Thursday, June 30th 2022

How to Renounce Your US Citizenship

Written by

Rafael Bracho

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How to Renounce Your US Citizenship

The Pros and Cons of Renouncing Your American Citizenship



How to Renounce Your US Citizenship

This week, Billie Joe Armstrong—guitarist and frontman for the alternative rock band, Green Day—told an audience in the UK that he was considering renouncing his American citizenship. There are some benefits to renouncing your US citizenship, and there are many downsides as well.

In this article, Expat Insurance helps to break down the pros and cons of renouncing your American citizenship, while also detailing the steps for how to do it.


How to Renounce Your American Citizenship

How to Renounce Your US Citizenship

Section 349(a)(5) of the Immigration and Nationality Act (INA) states that, “making a formal renunciation of nationality before a diplomatic or consular officer of the United States in a foreign state, in such form as may be prescribed by the Secretary of State”.

The process is fairly simple.

You must be compliant (which means you must be eligible, for example, you can’t owe the government any money in US taxes–and renouncing your citizenship will not free you from the burden of these financial obligations). You have to appear before a US consular or diplomatic officer at a US embassy or consulate. Pay $2,350 USD (and you may owe more if you have over $2M dollars or make over $172,000 a year) Sign an oath of renunciation.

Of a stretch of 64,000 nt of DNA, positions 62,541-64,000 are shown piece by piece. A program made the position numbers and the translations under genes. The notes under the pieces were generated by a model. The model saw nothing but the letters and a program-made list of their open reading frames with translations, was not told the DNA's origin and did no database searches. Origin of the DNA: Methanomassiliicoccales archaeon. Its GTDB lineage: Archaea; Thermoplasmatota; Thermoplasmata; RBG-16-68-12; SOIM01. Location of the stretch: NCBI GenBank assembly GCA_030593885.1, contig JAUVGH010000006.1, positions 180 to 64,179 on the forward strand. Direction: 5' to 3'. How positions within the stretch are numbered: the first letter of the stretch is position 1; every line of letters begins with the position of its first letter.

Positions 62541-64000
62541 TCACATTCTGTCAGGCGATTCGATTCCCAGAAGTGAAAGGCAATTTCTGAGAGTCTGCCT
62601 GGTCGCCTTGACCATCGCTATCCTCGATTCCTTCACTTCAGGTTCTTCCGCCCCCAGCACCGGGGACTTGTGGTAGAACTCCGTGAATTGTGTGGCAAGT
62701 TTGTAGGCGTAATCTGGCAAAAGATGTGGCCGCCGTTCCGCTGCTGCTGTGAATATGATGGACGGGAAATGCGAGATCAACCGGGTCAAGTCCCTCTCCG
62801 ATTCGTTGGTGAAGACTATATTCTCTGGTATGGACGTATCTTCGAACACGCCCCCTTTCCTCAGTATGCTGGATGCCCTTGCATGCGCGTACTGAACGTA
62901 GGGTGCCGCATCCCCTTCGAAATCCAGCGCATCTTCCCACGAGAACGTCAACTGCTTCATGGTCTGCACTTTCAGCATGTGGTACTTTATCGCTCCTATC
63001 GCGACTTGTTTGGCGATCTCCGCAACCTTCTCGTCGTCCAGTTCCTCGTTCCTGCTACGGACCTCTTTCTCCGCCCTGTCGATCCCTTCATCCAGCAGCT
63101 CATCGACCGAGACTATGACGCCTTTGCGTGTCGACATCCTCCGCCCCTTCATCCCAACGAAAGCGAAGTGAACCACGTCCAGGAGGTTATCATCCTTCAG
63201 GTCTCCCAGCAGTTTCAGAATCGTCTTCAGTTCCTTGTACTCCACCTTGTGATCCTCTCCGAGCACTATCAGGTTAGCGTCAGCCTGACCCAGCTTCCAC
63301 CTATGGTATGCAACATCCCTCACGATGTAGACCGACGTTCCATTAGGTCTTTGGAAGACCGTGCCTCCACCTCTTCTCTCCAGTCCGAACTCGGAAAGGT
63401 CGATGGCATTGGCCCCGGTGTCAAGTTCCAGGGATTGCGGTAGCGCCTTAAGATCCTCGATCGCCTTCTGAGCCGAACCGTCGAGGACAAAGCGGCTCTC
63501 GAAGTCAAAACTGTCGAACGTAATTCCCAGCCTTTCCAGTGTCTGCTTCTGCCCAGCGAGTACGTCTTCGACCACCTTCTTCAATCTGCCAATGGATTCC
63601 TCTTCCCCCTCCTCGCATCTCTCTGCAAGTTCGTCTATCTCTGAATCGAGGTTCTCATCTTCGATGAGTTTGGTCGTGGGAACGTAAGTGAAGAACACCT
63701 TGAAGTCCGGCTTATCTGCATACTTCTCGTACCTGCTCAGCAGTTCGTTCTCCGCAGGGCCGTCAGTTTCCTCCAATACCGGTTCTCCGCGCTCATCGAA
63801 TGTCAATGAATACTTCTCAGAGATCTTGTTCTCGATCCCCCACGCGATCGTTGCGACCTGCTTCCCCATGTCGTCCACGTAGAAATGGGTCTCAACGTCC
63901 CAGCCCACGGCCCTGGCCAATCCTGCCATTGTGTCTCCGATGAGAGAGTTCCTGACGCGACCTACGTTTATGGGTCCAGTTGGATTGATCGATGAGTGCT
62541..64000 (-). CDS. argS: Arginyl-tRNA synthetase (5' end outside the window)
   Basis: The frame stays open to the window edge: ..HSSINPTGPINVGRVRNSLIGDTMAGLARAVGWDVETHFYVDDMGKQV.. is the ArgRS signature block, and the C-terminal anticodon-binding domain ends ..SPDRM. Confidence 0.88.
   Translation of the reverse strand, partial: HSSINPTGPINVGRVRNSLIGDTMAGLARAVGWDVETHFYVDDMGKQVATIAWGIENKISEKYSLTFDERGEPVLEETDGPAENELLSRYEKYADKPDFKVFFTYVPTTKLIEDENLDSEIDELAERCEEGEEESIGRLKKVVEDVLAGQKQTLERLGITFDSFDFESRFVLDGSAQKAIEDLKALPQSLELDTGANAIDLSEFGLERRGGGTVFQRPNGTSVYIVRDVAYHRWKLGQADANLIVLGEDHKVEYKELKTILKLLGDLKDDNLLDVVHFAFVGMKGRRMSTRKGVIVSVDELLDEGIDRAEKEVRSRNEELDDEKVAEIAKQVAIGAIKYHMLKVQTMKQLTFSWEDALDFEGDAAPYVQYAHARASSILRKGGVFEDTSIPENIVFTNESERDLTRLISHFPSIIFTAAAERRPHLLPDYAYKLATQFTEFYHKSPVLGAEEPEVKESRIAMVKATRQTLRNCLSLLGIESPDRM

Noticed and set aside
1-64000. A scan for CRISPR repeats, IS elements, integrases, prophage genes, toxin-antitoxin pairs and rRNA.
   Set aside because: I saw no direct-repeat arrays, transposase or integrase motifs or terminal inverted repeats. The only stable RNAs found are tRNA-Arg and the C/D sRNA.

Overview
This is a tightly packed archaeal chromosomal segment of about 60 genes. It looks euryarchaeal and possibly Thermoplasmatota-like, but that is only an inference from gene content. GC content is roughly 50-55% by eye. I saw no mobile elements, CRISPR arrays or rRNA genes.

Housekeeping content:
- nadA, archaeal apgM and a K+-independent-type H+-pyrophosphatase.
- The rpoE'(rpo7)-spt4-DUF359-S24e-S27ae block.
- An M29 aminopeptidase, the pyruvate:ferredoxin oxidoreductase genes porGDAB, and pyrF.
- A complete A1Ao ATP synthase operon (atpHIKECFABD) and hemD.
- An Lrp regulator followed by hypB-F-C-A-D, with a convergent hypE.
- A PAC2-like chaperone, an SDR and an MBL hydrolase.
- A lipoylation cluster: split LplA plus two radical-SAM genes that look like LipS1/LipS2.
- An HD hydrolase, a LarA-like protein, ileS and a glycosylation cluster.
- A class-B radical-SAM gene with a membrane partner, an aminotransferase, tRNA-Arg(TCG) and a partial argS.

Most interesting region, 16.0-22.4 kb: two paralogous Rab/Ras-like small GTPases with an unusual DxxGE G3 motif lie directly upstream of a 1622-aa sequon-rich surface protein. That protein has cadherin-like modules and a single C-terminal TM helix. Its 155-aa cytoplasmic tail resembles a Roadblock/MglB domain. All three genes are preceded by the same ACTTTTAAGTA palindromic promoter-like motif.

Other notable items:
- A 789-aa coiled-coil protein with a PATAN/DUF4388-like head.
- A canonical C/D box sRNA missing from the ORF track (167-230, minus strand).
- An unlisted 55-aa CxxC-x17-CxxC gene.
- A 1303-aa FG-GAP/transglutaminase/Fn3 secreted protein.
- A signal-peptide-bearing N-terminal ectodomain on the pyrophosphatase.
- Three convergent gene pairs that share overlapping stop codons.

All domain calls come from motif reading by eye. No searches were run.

*For more information, click here.


Pros to Renouncing Your American Citizenship

How to Renounce Your US Citizenship

There are very few pros to renouncing your American citizenship. Many do it for ideological reasons. In the past, one reason that people have renounced their citizenship is to avoid the draft. All American men must sign a document when they turn 18 saying that they will fight if drafted. However, renouncing your American citizenship does not guarantee that you won’t have to fight for the US if there is a draft.

However, the most common reason that people renounce their American citizenship is to avoid paying taxes to the United States. Assuming you are caught up on your taxes, you would no longer owe the US further taxes (though you still have to pay capital gains taxes on all assets if you renounce).

*For more information, click here.


Cons to Renouncing Your American Citizenship

How to Renounce Your US Citizenship

There are many cons to renouncing your American citizenship.

You lose all the protection and privileges associated with being an American citizen, such as stimulus checks or tax refunds If you have no other citizenship, you become stateless—which means you will have trouble renting/owning property, working, marrying, receiving medical attention, or attending school. Renouncing American citizenship will not exempt you from military obligations, prior tax obligations, or prosecution of a crime. Renouncing your citizenship is irrevocable (unless you’re under 18, then you have 6 months to return your citizenship status when you turn 18). Your American passport becomes invalid. You can still be deported to the United States by another country, but when you land in the US, you will have no rights.



How to Renounce Your US Citizenship

Losing your American citizenship can be more of a hassle than it’s worth, even if you have citizenship in another country. However, assuming you’ve caught up on your taxes, there may be some legitimate reasons to renounce your US citizenship.

That said, those of us at Expat Insurance wouldn’t recommend you renouncing your American citizenship.

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